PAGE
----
'If the purpose of autobiography is to make the reader like the author more than before, Maurois succeeds... The book begins with his idyllic family background, his primary school and university years and the powerful influence of his teacher, the great Alain. He then describes his life as a young soldier attached to the British Army in the First World War, his rebuilding of the family business after the war, and his disengagement from the family business to become a writer. Maurois' Memoirs reveal a man of action, intellect, and profound tenderness- writer, patriot, son and husband.'

André Maurois

André Maurois, born Emile Salomon Wilhelm Herzog, was a French author. André Maurois was a pseudonym that became his legal name in 1947.

André Maurois is very famous writer in Russia. Many of his books are translated to Russian.

During World War I he joined the French army and served as an interpreter and later a liaison officer to the British army. His first novel, Les silences du colonel Bramble, was a witty but socially realistic account of that experience. It was an immediate success in France. It was translated and also became popular in the United Kingdom and other English-speaking countries as The Silence of Colonel Bramble. Many of his other works have also been translated into English (mainly by Hamish Miles (1894–1937)), as they often dealt with British people or topics, such as his biographies of Disraeli, Byron, and Shelley.

During 1938 Maurois was elected to the prestigious Académie française. Maurois was encouraged and assisted in seeking this post by Marshal Philippe Pétain, and he made a point of acknowleging with thanks his debt to Pétain in his 1941 autobiography, Call no man happy - though by the time of writing, their paths had sharply diverged, Pétain having become Head of State of the Nazi-collaborationist Vichy France.

During World War II he served in the French army and the Free French Forces.

He died during 1967 after a long career as an author of novels, biographies, histories, children's books and science fiction stories. He is buried in the Neuilly-sur-Seine community cemetery near Paris.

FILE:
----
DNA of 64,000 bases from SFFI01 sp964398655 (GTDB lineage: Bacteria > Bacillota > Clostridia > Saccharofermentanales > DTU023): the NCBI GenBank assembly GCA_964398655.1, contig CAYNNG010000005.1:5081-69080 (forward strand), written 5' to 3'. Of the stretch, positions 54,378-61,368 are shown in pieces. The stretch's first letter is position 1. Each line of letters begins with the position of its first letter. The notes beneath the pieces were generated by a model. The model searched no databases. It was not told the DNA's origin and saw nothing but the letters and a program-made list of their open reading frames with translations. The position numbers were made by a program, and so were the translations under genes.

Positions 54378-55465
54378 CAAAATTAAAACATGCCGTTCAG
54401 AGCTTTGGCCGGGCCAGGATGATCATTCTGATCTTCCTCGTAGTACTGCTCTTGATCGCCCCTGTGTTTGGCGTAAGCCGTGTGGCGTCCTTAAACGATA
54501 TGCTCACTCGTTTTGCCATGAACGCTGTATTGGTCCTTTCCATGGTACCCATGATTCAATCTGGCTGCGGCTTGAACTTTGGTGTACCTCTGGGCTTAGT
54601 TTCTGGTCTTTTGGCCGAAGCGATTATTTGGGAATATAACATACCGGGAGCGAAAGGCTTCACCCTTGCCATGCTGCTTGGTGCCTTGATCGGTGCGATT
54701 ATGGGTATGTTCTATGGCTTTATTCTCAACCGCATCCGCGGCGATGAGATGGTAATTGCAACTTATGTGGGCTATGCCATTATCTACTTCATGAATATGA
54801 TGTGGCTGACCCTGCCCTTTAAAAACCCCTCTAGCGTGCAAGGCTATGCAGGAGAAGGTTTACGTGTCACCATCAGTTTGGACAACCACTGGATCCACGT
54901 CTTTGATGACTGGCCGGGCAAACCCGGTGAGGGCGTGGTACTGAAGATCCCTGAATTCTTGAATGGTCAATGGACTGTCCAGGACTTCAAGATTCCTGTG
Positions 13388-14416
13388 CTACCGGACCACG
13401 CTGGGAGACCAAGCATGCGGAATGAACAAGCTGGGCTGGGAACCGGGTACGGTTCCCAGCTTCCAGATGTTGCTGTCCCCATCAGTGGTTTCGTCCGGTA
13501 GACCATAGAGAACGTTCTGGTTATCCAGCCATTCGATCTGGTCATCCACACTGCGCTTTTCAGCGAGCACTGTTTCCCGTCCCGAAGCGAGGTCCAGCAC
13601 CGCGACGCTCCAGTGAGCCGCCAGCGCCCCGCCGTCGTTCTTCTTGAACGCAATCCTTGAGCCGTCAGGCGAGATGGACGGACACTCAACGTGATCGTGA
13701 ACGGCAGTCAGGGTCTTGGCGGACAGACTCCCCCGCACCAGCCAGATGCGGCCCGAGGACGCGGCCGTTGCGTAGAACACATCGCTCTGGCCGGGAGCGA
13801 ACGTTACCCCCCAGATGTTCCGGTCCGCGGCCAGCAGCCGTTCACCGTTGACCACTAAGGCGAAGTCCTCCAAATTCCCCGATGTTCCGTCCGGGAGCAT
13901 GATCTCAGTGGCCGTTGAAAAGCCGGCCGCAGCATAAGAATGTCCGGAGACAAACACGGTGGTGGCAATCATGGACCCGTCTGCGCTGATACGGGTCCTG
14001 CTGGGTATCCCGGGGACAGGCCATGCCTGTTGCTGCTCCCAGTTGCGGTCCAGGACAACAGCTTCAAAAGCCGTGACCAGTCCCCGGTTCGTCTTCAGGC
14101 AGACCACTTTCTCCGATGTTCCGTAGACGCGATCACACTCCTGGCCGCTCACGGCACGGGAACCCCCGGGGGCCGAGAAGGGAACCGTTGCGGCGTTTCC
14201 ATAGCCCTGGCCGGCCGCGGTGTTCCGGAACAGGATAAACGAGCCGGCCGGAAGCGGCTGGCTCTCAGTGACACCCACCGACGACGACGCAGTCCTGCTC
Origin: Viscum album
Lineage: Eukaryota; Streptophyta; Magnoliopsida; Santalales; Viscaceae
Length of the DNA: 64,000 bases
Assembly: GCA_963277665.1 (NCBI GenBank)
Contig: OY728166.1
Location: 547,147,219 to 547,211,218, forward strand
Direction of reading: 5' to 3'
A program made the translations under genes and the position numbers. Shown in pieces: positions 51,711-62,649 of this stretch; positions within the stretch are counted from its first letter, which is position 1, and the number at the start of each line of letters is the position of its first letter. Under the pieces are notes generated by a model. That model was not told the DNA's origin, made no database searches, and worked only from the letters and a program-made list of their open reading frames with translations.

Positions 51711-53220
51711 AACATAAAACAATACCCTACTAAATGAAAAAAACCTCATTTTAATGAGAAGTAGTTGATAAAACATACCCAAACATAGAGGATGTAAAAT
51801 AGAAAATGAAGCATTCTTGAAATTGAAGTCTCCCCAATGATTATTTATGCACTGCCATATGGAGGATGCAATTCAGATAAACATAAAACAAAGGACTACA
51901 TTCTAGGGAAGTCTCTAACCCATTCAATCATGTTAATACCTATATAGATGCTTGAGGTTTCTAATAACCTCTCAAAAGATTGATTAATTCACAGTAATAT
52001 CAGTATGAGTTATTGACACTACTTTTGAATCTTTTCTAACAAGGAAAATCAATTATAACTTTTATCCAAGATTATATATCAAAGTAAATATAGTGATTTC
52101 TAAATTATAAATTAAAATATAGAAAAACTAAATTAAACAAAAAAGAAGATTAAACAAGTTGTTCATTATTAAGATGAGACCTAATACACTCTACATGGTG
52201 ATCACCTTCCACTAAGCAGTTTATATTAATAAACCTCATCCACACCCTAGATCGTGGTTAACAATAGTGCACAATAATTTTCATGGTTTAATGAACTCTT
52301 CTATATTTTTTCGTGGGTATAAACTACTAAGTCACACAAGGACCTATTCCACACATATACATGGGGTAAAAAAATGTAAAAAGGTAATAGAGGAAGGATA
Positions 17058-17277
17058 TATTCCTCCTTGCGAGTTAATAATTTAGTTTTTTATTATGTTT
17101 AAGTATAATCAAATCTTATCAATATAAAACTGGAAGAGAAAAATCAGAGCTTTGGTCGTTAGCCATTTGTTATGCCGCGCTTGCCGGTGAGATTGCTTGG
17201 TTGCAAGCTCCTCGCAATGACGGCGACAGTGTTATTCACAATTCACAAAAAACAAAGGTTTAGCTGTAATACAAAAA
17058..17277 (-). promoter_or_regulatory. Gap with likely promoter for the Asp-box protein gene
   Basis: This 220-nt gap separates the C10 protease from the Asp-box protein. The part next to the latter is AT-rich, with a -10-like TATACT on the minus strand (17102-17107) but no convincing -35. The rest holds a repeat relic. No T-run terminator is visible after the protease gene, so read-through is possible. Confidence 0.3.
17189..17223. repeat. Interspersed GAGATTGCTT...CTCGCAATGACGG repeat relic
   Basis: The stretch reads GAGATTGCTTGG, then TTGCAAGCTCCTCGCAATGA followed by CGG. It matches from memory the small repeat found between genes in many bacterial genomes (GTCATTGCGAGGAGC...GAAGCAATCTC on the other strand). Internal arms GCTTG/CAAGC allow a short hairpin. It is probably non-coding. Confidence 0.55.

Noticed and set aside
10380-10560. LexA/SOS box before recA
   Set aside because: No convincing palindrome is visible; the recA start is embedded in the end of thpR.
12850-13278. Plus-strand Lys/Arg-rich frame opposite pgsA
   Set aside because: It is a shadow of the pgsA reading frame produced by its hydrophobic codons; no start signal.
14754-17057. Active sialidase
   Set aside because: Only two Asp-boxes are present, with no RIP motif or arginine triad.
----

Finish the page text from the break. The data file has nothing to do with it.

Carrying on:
Andre Maurois photos

12 Marcel Proust Portrait-Souvenir, J. De Lacretelle, Madame André Maurois 13

Madame André Maurois est d'une distinction que nous aurions fort grand peine à retrouver de nos jours parmi nos contemporains

Andre Maurois quotes

“The first recipe for happiness is: avoid too lengthy meditation on the past.”

— Andre Maurois

“Without a family, man, alone in the world, trembles with the cold.”

— Andre Maurois

“Business is a combination of war and sport.”

— Andre Maurois

“Smile, for everyone lacks self-confidence and more than any other one thing a smile reassures them.”

— Andre Maurois

“Memory is a great artist. For every man and for every woman it makes the recollection of his or her life a work of art and an unfaithful record.”

— Andre Maurois

“The most important quality in a leader is that of being acknowledged as such. All leaders whose fitness is questioned are clearly lacking in force.”

— Andre Maurois

“Conversation would be vastly improved by the constant use of four simple words: I do not know.”

— Andre Maurois

“People are what you make them. A scornful look turns into a complete fool a man of average intelligence. A contemptuous indifference turns into an enemy a woman who, well treated, might have been an angel.”

— Andre Maurois

“Old age is far more than white hair, wrinkles, the feeling that it is too late and the game finished, that the stage belongs to the rising generations. The true evil is not the weakening of the body, but the indifference of the soul.”

— Andre Maurois

“If you create an act, you create a habit. If you create a habit, you create a character. If you create a character, you create a destiny.”

— Andre Maurois